According to the Substance Abuse and Mental Health Services Administration (SAMHSA) 2017 National Survey on Drug Use and Health (NSDUH), approximately 19.7 million people ages 12 and older had a substance use disorder related to their abuse of alcohol or drugs. Identifying the signs of a substance use disorder in someone you love can be a challenge. Thomas Romanelli, Certified Alcohol and Drug Abuse Counselor, at NJ Connect for Recovery, a service of the Mental Health Association, details how to recognize a substance use disorder and provides resources for family members who want to get help for a loved one.

How to Recognize a Substance Use Disorder

“The longer someone uses a substance, whether it be alcohol or substances, the more dangerous it becomes and the harder it is for them to stop without experiencing withdrawal symptoms,” said Romanelli. “Thus, recognizing the signs of substance use disorder sooner rather than later is essential in helping that individual get the proper help they need.”

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SAMHSA identifies alcohol as the most widely abused substance. Both alcohol misuse and alcoholism come with signs and symptoms to look out for. According to Romanelli common signs of alcohol abuse include:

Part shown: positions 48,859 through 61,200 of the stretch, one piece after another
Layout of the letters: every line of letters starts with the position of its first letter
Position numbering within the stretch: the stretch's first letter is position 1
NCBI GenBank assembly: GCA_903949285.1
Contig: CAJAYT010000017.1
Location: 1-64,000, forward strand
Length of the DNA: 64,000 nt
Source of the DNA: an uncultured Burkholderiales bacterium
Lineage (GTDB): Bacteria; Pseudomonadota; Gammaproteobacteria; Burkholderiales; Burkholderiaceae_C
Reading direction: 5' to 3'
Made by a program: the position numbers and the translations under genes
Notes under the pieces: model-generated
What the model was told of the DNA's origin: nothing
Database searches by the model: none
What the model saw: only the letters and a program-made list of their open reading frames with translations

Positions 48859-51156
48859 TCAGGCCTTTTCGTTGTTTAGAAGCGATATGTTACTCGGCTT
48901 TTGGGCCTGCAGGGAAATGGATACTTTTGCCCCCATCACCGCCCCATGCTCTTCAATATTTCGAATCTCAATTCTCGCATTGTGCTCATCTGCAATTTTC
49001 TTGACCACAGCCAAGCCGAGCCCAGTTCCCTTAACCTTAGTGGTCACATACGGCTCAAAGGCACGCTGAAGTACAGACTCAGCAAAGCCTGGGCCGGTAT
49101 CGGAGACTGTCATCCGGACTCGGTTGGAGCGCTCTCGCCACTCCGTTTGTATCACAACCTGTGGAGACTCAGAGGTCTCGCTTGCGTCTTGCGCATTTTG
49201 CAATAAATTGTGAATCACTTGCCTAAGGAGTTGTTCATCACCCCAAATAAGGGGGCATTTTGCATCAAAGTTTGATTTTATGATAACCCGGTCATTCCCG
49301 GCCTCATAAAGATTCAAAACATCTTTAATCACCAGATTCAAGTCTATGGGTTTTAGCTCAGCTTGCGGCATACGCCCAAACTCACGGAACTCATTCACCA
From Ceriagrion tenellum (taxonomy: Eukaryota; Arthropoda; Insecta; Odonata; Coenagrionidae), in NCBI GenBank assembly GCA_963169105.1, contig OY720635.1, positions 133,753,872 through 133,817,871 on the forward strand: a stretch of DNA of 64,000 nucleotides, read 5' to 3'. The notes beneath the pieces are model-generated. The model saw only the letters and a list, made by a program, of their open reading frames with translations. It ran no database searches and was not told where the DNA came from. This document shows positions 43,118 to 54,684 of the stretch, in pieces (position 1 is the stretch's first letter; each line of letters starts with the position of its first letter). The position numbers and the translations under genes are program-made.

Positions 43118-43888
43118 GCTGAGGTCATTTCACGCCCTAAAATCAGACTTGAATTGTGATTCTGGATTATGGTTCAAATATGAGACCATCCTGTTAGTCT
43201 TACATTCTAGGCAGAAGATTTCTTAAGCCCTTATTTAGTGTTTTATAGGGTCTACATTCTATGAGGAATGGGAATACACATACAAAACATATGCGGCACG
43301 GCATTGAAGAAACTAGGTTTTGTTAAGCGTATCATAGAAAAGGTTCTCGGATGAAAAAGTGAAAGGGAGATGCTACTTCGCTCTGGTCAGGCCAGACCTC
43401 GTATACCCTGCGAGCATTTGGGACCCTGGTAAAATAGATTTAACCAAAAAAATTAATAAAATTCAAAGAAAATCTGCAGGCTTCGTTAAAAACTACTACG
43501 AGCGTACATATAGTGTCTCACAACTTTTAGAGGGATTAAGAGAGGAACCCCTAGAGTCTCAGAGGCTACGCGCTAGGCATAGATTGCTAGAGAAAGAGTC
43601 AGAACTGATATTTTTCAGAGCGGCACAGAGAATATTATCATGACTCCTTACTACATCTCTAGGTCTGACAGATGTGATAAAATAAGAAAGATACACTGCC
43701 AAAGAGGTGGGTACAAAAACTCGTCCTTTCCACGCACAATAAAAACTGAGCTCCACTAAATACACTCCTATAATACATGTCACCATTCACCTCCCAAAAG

• Lack of control over how much one drinks
  • Preference to drink alone, in secret, or at weird times of the day like the morning
  • Depression, irritability, mood swings and a tendency to argue with friends and family
  • Drinking to cope with problems, to relax, to sleep or improve the mood
  • Continuing to drink despite interpersonal, physical and psychological problems related to their drinking

“Alcohol misuse can also cause blackouts, memory loss, flushed skin and broken capillaries as well as a trembling in the hands and in extreme cases, vomiting blood,” said Romanelli.

Substance use disorder is also a very serious problem with consequences that can affect the entire family. Substance use disorder can cause both behavioral and physical changes.

“While the behavioral changes are telling signs of a substance use disorder, signs like financial and relationship problems can be hidden,” said Romanelli. “Physical behaviors like slurred speech and weight loss can be much harder to conceal.”

Although specific signs of a substance use disorder can be associated with particular drugs, some common signs include:

  • Confusion, bloodshot eyes, poor skin tone and appearing run down
  • Spending more money than usual or requesting to borrow money, issues with financial management
  • Missing work or school or a decrease in performance
  • Carelessness in grooming and not caring about their physical appearance
  • No longer taking part in activities that once brought joy and an increase in risky behaviors
  • Changes in eating or sleeping habits
  • Secretive behavior
  • Deteriorating relationships with family and friends and / or a sudden change in peer group
  • Episodes of violence and / or hostility when confronted about drug use